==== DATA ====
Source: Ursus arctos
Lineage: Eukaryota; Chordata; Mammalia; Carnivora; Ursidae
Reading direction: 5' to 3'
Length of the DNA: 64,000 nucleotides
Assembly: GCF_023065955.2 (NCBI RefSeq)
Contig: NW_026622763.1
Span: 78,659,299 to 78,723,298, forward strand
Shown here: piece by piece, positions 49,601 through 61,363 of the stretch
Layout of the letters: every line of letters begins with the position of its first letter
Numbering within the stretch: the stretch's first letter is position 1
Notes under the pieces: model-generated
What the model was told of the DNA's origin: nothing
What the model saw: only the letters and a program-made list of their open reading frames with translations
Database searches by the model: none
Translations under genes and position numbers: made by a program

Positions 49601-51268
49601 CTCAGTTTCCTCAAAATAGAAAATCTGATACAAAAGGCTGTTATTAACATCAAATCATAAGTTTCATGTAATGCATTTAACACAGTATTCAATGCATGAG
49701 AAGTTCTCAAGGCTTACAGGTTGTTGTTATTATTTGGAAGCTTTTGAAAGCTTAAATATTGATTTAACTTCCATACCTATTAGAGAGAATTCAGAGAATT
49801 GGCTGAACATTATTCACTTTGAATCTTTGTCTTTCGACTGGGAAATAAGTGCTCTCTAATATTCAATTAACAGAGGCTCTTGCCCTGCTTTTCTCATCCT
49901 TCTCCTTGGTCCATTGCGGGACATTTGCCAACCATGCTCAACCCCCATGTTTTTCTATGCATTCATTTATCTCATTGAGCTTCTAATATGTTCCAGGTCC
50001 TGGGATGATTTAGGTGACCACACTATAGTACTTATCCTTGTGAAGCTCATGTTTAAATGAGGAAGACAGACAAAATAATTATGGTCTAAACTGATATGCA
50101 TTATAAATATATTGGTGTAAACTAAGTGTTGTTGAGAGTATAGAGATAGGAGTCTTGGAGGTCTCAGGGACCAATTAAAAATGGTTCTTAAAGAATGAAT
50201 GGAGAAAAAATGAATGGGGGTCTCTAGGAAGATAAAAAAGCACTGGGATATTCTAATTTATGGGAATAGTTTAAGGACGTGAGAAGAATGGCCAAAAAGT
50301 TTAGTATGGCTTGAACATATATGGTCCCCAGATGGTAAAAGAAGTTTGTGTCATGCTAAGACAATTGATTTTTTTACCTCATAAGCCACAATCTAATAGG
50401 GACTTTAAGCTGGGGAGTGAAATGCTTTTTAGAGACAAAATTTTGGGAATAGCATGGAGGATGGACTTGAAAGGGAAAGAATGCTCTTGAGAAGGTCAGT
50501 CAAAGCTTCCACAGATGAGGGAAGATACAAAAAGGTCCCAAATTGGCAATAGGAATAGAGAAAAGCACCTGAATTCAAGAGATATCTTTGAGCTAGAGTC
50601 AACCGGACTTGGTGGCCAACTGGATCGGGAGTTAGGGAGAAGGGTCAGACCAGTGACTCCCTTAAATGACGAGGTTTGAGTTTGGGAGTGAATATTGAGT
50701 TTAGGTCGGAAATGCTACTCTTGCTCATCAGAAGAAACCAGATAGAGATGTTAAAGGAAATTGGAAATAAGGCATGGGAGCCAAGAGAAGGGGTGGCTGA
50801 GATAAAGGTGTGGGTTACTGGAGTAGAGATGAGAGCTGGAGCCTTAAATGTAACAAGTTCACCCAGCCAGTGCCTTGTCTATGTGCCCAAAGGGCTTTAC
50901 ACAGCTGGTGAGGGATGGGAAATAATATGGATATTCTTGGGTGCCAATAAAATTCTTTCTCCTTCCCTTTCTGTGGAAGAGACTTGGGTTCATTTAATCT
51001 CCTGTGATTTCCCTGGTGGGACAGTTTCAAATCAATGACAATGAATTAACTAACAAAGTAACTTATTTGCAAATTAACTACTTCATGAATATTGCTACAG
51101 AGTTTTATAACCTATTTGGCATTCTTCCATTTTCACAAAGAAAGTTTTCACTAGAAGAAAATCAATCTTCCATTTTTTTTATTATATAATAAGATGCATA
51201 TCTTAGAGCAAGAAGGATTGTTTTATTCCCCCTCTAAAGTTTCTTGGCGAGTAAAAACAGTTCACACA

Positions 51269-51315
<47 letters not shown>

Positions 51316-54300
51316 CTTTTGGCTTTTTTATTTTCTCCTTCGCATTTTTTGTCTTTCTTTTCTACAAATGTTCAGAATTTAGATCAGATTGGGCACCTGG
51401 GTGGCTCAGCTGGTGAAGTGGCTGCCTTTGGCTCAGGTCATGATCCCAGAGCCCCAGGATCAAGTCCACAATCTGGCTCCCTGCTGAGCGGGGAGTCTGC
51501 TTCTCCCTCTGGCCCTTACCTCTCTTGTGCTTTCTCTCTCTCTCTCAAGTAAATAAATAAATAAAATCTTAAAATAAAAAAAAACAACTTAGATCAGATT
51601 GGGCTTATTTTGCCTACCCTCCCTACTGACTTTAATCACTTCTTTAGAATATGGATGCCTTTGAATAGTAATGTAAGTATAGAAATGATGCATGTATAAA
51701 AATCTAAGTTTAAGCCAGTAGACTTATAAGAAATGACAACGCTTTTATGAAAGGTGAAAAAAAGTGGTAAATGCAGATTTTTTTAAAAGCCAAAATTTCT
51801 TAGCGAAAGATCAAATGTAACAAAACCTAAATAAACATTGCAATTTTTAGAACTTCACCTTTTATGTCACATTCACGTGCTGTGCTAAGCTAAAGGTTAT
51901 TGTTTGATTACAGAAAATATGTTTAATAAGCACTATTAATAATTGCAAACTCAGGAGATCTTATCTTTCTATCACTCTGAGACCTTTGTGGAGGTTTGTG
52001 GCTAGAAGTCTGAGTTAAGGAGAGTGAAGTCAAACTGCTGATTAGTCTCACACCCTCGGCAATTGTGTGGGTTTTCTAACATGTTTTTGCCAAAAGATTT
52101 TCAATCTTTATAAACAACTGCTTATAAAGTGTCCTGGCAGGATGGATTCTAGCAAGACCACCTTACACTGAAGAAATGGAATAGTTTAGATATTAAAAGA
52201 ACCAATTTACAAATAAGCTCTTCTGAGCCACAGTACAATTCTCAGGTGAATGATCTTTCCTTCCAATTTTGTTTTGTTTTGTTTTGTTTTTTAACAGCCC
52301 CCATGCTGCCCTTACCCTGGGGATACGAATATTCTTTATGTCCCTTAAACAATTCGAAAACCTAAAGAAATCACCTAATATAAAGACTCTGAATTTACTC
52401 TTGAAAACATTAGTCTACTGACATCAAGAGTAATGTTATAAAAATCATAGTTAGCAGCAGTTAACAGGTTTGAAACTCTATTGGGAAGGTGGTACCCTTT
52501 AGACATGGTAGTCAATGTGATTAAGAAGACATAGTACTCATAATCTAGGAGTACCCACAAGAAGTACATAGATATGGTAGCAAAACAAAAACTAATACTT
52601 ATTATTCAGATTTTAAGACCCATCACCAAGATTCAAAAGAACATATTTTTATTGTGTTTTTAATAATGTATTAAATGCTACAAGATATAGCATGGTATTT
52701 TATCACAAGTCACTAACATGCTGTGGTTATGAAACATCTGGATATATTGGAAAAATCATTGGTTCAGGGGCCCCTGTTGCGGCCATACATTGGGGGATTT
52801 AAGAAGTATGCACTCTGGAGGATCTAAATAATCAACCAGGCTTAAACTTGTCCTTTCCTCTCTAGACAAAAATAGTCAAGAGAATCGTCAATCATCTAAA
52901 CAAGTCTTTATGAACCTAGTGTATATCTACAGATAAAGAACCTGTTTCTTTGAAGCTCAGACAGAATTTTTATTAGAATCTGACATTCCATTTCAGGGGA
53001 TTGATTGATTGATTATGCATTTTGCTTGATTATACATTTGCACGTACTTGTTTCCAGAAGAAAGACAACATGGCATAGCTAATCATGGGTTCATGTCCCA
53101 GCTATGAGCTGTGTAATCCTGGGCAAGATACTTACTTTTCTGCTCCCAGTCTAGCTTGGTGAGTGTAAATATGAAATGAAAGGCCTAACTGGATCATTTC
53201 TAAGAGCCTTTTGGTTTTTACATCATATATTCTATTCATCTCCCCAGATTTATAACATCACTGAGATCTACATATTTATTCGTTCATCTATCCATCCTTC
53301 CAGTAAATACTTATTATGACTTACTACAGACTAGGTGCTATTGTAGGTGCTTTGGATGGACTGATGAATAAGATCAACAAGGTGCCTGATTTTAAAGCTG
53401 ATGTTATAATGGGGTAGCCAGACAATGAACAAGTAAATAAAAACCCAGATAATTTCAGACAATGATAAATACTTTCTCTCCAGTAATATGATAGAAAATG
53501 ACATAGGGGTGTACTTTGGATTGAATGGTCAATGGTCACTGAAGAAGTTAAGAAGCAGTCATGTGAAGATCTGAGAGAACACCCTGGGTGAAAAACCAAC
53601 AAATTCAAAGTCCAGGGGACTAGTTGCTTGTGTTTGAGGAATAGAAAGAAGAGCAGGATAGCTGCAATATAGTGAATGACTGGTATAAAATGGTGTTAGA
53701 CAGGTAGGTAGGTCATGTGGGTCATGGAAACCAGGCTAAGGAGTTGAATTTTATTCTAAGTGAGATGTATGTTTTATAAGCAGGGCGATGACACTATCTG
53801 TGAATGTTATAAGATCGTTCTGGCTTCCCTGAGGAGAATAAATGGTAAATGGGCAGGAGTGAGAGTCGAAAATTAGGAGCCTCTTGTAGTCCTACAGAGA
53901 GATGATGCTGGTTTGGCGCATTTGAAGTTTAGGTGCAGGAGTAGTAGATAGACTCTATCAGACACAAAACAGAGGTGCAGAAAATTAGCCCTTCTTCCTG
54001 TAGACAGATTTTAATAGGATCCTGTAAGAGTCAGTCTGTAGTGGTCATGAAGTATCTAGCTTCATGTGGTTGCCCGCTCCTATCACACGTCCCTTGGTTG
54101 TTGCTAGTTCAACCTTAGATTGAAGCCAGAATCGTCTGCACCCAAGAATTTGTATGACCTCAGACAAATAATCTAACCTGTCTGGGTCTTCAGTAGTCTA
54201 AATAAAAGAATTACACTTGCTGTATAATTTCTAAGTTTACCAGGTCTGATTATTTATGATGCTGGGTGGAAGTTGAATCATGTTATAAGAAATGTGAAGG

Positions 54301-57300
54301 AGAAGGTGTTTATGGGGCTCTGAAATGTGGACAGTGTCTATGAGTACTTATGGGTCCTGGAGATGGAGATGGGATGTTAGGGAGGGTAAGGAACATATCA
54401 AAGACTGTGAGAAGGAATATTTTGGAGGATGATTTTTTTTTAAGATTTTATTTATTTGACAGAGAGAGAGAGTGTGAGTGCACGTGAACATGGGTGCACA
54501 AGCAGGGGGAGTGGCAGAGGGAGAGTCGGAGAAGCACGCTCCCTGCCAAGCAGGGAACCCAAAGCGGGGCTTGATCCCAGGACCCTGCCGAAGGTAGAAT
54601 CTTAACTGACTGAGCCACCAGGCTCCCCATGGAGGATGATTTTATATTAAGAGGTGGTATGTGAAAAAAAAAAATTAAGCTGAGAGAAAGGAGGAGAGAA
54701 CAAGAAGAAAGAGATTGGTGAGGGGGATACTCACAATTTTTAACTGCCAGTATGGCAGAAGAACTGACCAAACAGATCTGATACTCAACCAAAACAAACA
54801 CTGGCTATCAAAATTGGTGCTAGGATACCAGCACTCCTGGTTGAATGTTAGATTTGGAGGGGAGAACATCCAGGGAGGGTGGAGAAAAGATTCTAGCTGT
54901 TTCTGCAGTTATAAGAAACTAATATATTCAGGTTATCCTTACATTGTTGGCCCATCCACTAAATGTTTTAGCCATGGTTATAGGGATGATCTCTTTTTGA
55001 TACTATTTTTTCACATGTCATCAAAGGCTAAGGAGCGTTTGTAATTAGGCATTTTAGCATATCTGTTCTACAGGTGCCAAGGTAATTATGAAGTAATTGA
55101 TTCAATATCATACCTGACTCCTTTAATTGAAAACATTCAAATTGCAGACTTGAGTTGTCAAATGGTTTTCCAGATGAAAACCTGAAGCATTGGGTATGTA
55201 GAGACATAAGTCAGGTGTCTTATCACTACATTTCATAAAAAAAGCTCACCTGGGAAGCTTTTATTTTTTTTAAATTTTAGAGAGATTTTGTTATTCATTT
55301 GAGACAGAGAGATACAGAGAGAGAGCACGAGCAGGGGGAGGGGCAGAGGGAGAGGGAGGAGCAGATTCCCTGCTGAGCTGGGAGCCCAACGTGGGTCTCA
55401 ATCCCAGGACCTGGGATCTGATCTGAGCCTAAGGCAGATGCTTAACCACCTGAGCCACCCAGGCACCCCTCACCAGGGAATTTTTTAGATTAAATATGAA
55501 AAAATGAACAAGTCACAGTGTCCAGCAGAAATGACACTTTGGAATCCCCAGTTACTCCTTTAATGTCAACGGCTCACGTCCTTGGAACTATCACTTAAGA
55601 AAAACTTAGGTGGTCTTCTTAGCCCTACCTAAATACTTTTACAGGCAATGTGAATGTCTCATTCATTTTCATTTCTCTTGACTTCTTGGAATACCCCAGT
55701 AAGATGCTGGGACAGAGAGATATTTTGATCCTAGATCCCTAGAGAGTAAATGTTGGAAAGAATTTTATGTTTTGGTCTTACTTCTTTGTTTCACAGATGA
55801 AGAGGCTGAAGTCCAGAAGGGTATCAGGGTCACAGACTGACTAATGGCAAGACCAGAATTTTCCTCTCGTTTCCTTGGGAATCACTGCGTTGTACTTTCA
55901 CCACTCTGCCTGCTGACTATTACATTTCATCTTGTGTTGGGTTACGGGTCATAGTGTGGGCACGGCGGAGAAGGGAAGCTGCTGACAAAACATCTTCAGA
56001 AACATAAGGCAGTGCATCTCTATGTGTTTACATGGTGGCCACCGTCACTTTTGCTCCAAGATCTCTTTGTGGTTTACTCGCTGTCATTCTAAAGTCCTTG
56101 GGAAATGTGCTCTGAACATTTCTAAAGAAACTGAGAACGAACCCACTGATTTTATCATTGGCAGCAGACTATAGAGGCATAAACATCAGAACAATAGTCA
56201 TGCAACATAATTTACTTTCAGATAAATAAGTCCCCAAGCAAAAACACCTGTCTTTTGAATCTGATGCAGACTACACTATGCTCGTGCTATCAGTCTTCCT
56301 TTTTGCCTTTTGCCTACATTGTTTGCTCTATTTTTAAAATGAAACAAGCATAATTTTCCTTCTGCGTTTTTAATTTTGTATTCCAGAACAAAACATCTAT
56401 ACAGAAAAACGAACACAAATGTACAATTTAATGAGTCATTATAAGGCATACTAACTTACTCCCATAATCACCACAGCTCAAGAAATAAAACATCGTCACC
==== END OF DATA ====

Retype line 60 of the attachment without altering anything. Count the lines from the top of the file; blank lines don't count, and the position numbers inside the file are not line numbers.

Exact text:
53601 AAATTCAAAGTCCAGGGGACTAGTTGCTTGTGTTTGAGGAATAGAAAGAAGAGCAGGATAGCTGCAATATAGTGAATGACTGGTATAAAATGGTGTTAGA